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NFL Free Agency: Speculation About New England Patriots' Signings Is Pointless

SAN DIEGO - OCTOBER 24:  Head Coach Bill Belichick of the New England Patriots during warm up against the San Diego Chargers at Qualcomm Stadium on October 24, 2010 in San Diego, California.  (Photo by Harry How/Getty Images)
Harry How/Getty Images
Robert YeeCorrespondent IIJune 14, 2011

As fans, we have this annoying habit of thinking we know what's best for our team.

"We need a pass rusher!" "Sign a running back for once!" "Why aren't we going after Player X?"

It's a yearly process, and I'd be lying if I said I didn't participate. The impulse to let our own general manager instincts kick in is a tough one to bury.

But look at that second paragraph again: We need a pass rusher. Why aren't we going after Player X?

The notion that we, as fans, have anything to do with a signing is misguided. Unless a team's brass is worried about losing fan support, it won't fold to the notions of the public.

Therefore, a team like the New England Patriots, a team that wins year after year, has no need to listen to its fans for football advice.

For example, the Patriots entered this year's NFL Draft with, according to the fans and the media, one glaring need: a pass rusher. And in typical Bill Belichick fashion, the Patriots looked elsewhere with their draft picks by picking an offensive lineman, a cornerback and two running backs with their first four picks.

It wasn't until the the sixth round that New England added a linebacker in Markell Carter from Central Arkansas.

Going into the 2010 season, it was the signing that nobody even knew about, Danny Woodhead, who made the biggest impact on the team.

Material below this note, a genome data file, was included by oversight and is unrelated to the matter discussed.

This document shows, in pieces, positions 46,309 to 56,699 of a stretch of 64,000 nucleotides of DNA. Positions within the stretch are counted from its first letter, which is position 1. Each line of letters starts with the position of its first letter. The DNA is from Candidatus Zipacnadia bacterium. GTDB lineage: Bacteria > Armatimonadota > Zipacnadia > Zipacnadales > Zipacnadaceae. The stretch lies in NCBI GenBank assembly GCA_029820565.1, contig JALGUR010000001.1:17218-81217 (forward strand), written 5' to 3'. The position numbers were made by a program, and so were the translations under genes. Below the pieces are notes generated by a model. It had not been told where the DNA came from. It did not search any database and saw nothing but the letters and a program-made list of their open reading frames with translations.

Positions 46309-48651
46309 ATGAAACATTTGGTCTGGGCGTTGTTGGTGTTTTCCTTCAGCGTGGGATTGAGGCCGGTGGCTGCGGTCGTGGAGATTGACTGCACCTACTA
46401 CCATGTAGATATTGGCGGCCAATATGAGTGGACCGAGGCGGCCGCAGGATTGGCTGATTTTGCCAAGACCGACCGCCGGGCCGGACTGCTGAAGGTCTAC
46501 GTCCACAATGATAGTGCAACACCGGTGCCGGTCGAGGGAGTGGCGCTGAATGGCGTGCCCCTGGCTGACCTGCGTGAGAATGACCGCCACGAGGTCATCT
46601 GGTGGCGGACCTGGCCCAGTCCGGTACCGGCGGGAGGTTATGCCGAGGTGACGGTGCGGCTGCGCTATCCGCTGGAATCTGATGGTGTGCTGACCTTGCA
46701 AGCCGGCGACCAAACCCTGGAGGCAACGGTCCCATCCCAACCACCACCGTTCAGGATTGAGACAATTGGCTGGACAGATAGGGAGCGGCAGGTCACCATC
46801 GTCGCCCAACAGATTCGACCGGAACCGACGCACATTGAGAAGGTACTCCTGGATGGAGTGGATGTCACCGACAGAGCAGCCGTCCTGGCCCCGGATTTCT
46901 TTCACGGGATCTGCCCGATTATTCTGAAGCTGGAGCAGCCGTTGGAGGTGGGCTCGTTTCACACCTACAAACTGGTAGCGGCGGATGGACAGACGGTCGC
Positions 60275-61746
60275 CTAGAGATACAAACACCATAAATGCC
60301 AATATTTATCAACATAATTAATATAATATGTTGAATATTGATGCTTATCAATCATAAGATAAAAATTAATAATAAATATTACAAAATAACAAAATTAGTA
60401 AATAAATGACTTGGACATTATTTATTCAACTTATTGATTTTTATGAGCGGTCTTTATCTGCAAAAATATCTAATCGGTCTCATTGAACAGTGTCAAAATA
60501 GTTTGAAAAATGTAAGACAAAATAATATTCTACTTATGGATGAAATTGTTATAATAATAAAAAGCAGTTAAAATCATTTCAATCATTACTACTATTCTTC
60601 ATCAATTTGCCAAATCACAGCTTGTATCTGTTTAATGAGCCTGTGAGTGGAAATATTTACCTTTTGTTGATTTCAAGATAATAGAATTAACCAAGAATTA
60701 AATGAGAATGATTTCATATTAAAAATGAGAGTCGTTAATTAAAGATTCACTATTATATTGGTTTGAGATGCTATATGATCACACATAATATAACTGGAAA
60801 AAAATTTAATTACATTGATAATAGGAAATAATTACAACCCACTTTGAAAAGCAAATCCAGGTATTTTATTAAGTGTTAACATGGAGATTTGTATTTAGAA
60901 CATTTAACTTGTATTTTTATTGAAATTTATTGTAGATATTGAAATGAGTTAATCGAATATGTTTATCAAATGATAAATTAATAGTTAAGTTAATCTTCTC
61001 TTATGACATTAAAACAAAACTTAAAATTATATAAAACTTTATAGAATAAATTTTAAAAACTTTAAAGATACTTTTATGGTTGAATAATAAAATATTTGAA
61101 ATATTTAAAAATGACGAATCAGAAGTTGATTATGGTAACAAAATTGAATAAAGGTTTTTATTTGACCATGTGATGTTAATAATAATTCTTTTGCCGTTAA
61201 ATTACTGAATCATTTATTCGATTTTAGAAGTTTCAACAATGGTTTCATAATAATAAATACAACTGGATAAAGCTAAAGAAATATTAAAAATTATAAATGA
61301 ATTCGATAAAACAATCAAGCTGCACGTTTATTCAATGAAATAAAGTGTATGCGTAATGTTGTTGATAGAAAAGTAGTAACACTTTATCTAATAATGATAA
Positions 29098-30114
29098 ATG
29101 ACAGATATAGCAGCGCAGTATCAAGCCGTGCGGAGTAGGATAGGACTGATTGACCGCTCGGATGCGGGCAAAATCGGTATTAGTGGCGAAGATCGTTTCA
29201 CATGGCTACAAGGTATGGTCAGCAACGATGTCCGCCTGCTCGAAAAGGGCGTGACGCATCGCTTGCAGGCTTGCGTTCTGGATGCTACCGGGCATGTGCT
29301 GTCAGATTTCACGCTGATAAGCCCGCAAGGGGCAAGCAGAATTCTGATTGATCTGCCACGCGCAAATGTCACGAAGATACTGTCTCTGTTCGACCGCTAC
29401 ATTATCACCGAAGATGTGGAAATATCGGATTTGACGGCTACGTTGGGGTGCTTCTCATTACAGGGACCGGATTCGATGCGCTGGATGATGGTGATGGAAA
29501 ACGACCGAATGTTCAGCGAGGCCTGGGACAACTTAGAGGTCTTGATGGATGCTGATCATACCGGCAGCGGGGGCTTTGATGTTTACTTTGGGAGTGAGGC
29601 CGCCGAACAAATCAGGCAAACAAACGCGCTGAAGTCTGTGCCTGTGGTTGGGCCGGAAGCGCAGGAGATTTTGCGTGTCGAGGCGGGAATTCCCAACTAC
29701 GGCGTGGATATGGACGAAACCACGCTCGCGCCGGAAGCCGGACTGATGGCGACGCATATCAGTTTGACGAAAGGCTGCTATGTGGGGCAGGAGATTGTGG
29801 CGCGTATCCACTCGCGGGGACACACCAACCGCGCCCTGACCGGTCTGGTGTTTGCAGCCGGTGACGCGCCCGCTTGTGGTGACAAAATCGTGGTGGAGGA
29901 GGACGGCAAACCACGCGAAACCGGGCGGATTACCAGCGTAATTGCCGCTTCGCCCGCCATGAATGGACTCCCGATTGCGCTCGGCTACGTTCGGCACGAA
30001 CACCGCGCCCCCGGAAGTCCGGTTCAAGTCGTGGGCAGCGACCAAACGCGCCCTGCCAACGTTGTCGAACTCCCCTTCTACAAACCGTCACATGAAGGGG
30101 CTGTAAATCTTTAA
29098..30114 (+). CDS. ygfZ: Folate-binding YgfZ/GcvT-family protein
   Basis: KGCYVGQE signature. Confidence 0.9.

The point is: There's a reason Bill Belichick gets to stand on the sidelines and call the shots while the rest of us watch on our HD monitors.

These men have been schooled in the game for longer than some of us have been alive (Belichick took a job with the Baltimore Colts in 1975; I was born in 1990).

It's a waste of time for us, as fans, to speculate as to a team's signings. It's along the same line as fan superstitions. Up until last night's Stanley Cup Finals Game 6, I had stayed home for each Bruins loss and gone out for every win. I quite rationally figured we (that is, the Bruins) were in trouble when I couldn't find any plans.

The Bruins went on to win, 5-2, and I was reminded again that, in sports, some things are just out of the fans' control.

So far this spring/summer, the Patriots have signed just one player, defensive end Marcus Stroud—a signing that has gone relatively under the radar, possibly due to his age.

But given Bill Belichick's pedigree, I wouldn't bet against him and I would advise other fans to just relax and let the man do what he does: win us football games.

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